It is Twelfth Night, the last of the Christmas festivities and by tradition when the decorations should be taken down. But Britain’s CEOs may be tempted to leave their decorations in place and risk the threat of the goblins that apparently invites, because today is also the day when top executive pay exceeds that of the average worker — named High Pay Day by my thoughtful friends at the High Pay Centre as a way of drawing attention to these differentials in pay between CEOs and the average full-time employee.
The bad news for FTSE 100 CEOs is that High Pay moment is a full hour later than last year as it now takes a CEO 34 hours of work to surpass average annual pay rather than the 33 hours it took last year. It is not that CEO pay has reduced; it has stayed relatively unchanged. Rather, average worker pay (perhaps counter-intuitively in these times of furloughing and Covid-driven unemployment) has risen a little. This pay ratio is around 120:1. High Pay moment this year is at around 5.30, about the time this blog is being posted.
Companies are now required to disclose their own internal pay ratios, that of CEO to the company’s average-paid worker in the UK (note ‘average-paid worker’, not ‘average worker’; no worker is average), and also a comparison of CEO pay to the lower and upper quartile worker in terms of pay. These ratios were analysed in another recent publication by the High Pay Centre, at whose launch late last month I had the privilege of being invited to speak.
The results are striking, though the headline averages are lower than the 120:1 marked today:
For the FTSE 100, the median CEO/median ratio is 73:1,
and the median CEO/lower quartile ratio is 109:1
For the FTSE 350 as a whole, the median CEO/median employee pay ratio is 53:1,
and the median CEO/lower quartile employee ratio is 71:1
These averages mask some remarkable variation, with the highest ratio, 2605:1, being that at Ocado, whose Tim Steiner enjoyed (and one assumes continues to enjoy) an extraordinary one-off level of pay of £58 million. Another seven companies saw CEO:median paid employee ratios over 200:1 (JD Sports, Tesco, Watches of Switzerland, GVC Holdings, Morrisons, CRH and WH Smith). The variation is shown a little in this chart:
It is clear from this that the biggest driver of the largest ratios is less the CEO’s individual pay (setting aside the unusual case of Mr Steiner) and more the pay of the workforce. That is still starker when the ratios in comparison with lower quartile workers by pay are considered. At Ocado, this ratio is 2820:1, at BP it is 543:1 and at Tesco it is 355:1. There are some sectors that are disproportionately represented among those with high ratios and notably low levels of pay — particularly retail and hospitality [Note that while AB Foods is classified as a ‘consumer goods’ company, its lower quartile paid workers are likely to be employed at its Primark subsidiary]:
In 11 cases, the High Pay Centre notes, the revealed lower quartile thresholds are below what would be earned from a 35-hour week paid at the £9.30 real living wage as calculated by the Living Wage Foundation (note, this is not the statutory minimum wage – no allegation of illegality is being made). We should note that in part these sectors being notably lower paid is an output of long-standing sexism in pay: retail and hospitality have traditionally been seen predominantly as women’s work and so have never been paid as well as other sectors. That is a clear unfairness.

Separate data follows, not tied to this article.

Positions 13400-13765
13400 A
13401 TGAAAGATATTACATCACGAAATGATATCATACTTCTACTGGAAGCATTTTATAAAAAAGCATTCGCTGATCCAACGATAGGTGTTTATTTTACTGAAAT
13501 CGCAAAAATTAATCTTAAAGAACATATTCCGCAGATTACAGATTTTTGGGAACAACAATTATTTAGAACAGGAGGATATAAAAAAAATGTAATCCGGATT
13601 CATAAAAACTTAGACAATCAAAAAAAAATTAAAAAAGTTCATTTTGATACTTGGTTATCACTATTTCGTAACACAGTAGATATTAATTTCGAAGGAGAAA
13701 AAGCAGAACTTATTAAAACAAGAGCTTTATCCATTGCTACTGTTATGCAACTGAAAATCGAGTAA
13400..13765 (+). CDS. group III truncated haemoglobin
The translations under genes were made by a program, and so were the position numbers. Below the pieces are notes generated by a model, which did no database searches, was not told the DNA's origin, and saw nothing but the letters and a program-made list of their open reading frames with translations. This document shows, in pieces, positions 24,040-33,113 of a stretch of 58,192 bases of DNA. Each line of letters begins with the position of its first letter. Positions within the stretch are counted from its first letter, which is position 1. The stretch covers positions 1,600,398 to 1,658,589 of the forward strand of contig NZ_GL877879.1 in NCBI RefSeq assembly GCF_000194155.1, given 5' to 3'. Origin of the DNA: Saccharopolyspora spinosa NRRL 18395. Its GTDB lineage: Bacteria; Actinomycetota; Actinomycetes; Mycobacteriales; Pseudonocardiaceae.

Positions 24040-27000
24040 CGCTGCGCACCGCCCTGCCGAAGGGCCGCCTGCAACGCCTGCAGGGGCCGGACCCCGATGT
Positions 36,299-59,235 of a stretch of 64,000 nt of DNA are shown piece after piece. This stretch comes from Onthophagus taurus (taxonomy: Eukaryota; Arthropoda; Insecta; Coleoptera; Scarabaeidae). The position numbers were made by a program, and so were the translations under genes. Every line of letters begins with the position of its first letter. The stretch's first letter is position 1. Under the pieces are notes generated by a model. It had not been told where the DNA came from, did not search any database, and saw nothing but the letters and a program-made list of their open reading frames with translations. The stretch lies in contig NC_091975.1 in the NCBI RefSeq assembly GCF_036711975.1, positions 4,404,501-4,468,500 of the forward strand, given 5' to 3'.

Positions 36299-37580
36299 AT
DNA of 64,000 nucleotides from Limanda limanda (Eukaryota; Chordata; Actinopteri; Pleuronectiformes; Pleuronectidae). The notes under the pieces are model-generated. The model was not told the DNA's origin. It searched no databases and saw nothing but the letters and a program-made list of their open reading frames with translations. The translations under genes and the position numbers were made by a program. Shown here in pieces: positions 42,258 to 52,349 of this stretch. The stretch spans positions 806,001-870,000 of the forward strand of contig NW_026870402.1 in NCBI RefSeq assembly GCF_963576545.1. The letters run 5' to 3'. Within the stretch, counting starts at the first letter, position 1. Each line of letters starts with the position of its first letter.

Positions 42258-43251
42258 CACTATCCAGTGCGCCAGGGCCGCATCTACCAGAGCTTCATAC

And it is important to note that, as low as the pay revealed by these lower quartile figures is, fully a quarter of the workforces of each company is paid less.
When we focus on the lowest paid, it’s important to note as the High Pay Centre does that this data includes only those people that companies actually employ. HPC argues that outsourced workers should be included in pay ratios; I’m not convinced that this is practical, but I think it is realistic to ask for greater clarity of disclosure in business model reporting of all the additional workforce on which the company is dependent that are not necessarily staff members. More general enhancements to workforce discussions in business model reporting would also be helpful because these pay ratio disclosures include only UK workers. For some companies that will cover the whole business, while for others it is only a very small portion. Business model reporting can be made much more transparent and informative, and these sorts of disclosures would help towards a better understanding of how each company sits within its broader economic environment.
The High Pay Centre also calls for a number of ways in which the accountability of companies, and particularly remuneration committees, for pay decisions — including outcomes like pay ratios — should be enhanced. Personally, I have long said that there should be greater formal accountability of remuneration committees to staff members, in particular a formal presentation annually by the remuneration chair to employee representatives. I think that could prove salutary, and be a strong route for understanding staff perspectives that could then be fed into discussions in the boardroom. It might also help alleviate some of the ongoing suspicions that CEOs and other executives have too much influence on their own pay.
CEOs may be tempted to leave their decorations up. I suspect the rest of us will be moved to take ours down.
See also: Resentment and rents: fairness in executive pay
High Pay Day 2021, High Pay Centre
Pay Ratios and the FTSE 350: An analysis of the first disclosures, High Pay Centre, December 2020